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Bioorganic Chemistry

Complex organic synthesis based on biological & chemoenzymatic strategies
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Head of the Research Group: Prof. Jan Deska

As one of the core disciplines within the chemical sciences, organic chemistry provides the enabling tools for today's chemical industry to address pivotal societal challenges by means of pharmaceutical and agrochemical technologies. Here, the implementation of biological instruments, arising from the enormous progress in modern biotechnology in recent years, offers new opportunities en route to improved synthetic strategies with regard to selectivity, resource-efficiency and cascade design. Combining techniques of contemporary organic chemistry, catalysis and biotechnology, our group provides the interdisciplinary environment to tackle the challenges of modern synthesis from the basic method development to applications in the preparation of natural products.

List of most recent publications. (

Reversed Biomimetics

Nature has always been inspirational to chemists in their development of novel methodologies and particularly in the design of catalytic entities both in organo- and metal catalysis. On the other hand, numerous entirely abiotic and extremely powerful chemical transformations were created over the past two centuries and today, the synthetic chemist's toolbox heavily relies on this heritage. Envisioning bio-based production platforms, it appears pivotal to broaden the biological reaction portfolio towards chemically relevant transformations that might not be natural at first glance, hence lacking the requisite enzymatic machinery.

In the past few years, we could show that even wild-type enzymes, particularly oxidoreductases, are able to engage in substrate activations beyond their original tasks and therby catalyze completely unnatural reactions such as the oxygenative Achmatowicz ring enlargement of furfuryl alcohols (see Scheme 1) as well as redoxisomerizations, Alder-ene reactions and carbene transfer processes [1,2].

Scheme 1. Biocatalytic interpretation of a non-natural synthetic transformation.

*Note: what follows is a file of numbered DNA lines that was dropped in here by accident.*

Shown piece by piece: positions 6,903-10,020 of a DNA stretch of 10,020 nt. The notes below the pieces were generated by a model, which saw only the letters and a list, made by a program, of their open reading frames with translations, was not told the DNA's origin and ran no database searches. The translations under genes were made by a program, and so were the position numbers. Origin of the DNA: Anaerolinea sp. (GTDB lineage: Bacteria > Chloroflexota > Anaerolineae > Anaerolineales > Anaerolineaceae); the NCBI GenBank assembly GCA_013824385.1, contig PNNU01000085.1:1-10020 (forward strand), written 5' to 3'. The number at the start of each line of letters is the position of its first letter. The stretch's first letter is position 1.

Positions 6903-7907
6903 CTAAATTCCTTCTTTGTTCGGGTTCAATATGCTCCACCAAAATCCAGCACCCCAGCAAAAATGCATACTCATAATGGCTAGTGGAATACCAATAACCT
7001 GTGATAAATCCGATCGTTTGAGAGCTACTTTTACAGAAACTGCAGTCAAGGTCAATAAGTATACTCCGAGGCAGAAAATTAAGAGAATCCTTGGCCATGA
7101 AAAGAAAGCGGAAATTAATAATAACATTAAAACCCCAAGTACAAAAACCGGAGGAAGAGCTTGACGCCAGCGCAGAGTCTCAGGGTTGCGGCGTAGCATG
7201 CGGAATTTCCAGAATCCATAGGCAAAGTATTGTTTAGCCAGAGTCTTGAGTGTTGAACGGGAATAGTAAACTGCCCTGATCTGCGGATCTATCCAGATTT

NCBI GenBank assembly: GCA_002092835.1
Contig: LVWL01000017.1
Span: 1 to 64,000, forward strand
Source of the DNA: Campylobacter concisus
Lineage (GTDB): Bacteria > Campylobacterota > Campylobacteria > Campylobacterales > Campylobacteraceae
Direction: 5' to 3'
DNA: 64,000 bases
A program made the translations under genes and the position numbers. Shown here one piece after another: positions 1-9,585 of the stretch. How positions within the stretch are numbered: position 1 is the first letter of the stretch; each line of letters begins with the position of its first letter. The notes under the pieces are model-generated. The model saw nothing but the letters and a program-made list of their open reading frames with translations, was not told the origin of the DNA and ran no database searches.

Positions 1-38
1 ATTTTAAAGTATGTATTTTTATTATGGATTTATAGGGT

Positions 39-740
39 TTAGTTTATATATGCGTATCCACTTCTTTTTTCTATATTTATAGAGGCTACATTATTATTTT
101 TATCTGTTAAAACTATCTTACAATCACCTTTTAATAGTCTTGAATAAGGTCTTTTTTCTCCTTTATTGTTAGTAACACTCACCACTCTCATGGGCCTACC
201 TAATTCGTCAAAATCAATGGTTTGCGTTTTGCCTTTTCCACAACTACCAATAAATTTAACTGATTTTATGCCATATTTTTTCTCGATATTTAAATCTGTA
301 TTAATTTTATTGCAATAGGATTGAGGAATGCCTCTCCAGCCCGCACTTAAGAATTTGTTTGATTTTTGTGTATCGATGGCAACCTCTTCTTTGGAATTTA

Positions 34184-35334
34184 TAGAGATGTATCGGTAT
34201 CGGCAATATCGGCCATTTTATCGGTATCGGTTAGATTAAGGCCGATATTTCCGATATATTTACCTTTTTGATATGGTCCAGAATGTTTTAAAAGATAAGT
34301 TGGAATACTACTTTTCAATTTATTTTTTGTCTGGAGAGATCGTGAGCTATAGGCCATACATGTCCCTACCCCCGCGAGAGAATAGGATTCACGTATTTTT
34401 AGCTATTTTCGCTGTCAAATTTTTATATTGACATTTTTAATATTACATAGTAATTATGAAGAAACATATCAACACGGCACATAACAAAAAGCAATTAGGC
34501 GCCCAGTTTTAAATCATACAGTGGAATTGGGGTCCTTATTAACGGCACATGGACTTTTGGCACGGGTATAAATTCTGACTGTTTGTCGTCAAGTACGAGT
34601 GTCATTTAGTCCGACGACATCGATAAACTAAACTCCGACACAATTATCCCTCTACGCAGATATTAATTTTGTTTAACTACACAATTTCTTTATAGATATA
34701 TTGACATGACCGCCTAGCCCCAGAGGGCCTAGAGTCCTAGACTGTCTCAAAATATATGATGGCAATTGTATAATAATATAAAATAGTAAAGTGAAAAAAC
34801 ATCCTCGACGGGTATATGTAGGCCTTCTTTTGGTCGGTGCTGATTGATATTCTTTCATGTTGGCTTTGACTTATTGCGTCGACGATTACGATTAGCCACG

With the identification of these new biological tools, the construction of enzymatic cascades featuring unnatural modules becomes feasible and will be exploited in our future research efforts towards integrated biocatalytic synthesis strategies and novel cellular factories.

Chemoenzymatic Total Synthesis

In addition to fully biocatalytic scenarios, also the combination of chemocatalysis and enzymatics can be used in a very beneficial manner when it comes to the synthesis of complex molecules. While enzymatic protocols are often limited by a somewhat narrow substrate scope, strategies that allow for metal-mediated follow-up transformations as part of multicatalytic synthetic cascades as exemplified in the total syntheses of e.g. the hyperiones [3,4] or osmundalactone [5].

​​​​​​​Bioinspired and Biocoupled Hydrogen Production

Beyond the well-explored utility of biocatalysts in the synthesis of complex molecules, enzyme-driven approaches can also serve as effective alternatives to the current purely metal-based state-of-the-art catalysts in small molecule activation. In a first proof-of-concept study, we demonstrated the power of bioinspired strategies by intercepting the natural methanol activation pathway of methylotrophic organisms exploiting alcohol oxidases in combination with a formaldehyde-specific ruthenium complex yielding a hydrogen production system for the methanol reforming at substantially reduced reaction temperatures compared to transition metal-based catalysts.[6,7]


Prof. Jan Deska was born on May 27, 1979 in Quierschied, Germany. He received his diploma in Chemistry (2004) and his Dr. rer. nat. (2007) from Saarland University, Germany under supervision of Prof. Uli Kazmaier (topic: novel methods for metal-mediated peptide backbone modifications). From 2007 to 2010, he conducted postdoctoral studies in the groups of Prof. Goverdhan Mehta (IISc Bangalore, India, topic: total synthesis of phaeofuran A) and Prof. Jan-E. Bäckvall (Stockholm University, Sweden, topic: dynamic-kinetic resolution of axially chiral allenes). In 2010, Deska joined Cologne University, Germany, as Liebig junior group leader establishing his independent research in the field of Synthetic Biocatalysis. Additionally, in 2014/2015, he held the position of teaching substitute professor (chair for Organic Chemistry I) at RWTH Aachen University, Germany. In August 2015, Deska was appointed as Associate Professor to Aalto University where he is currently heading the research group of Synthetic Organic Chemistry.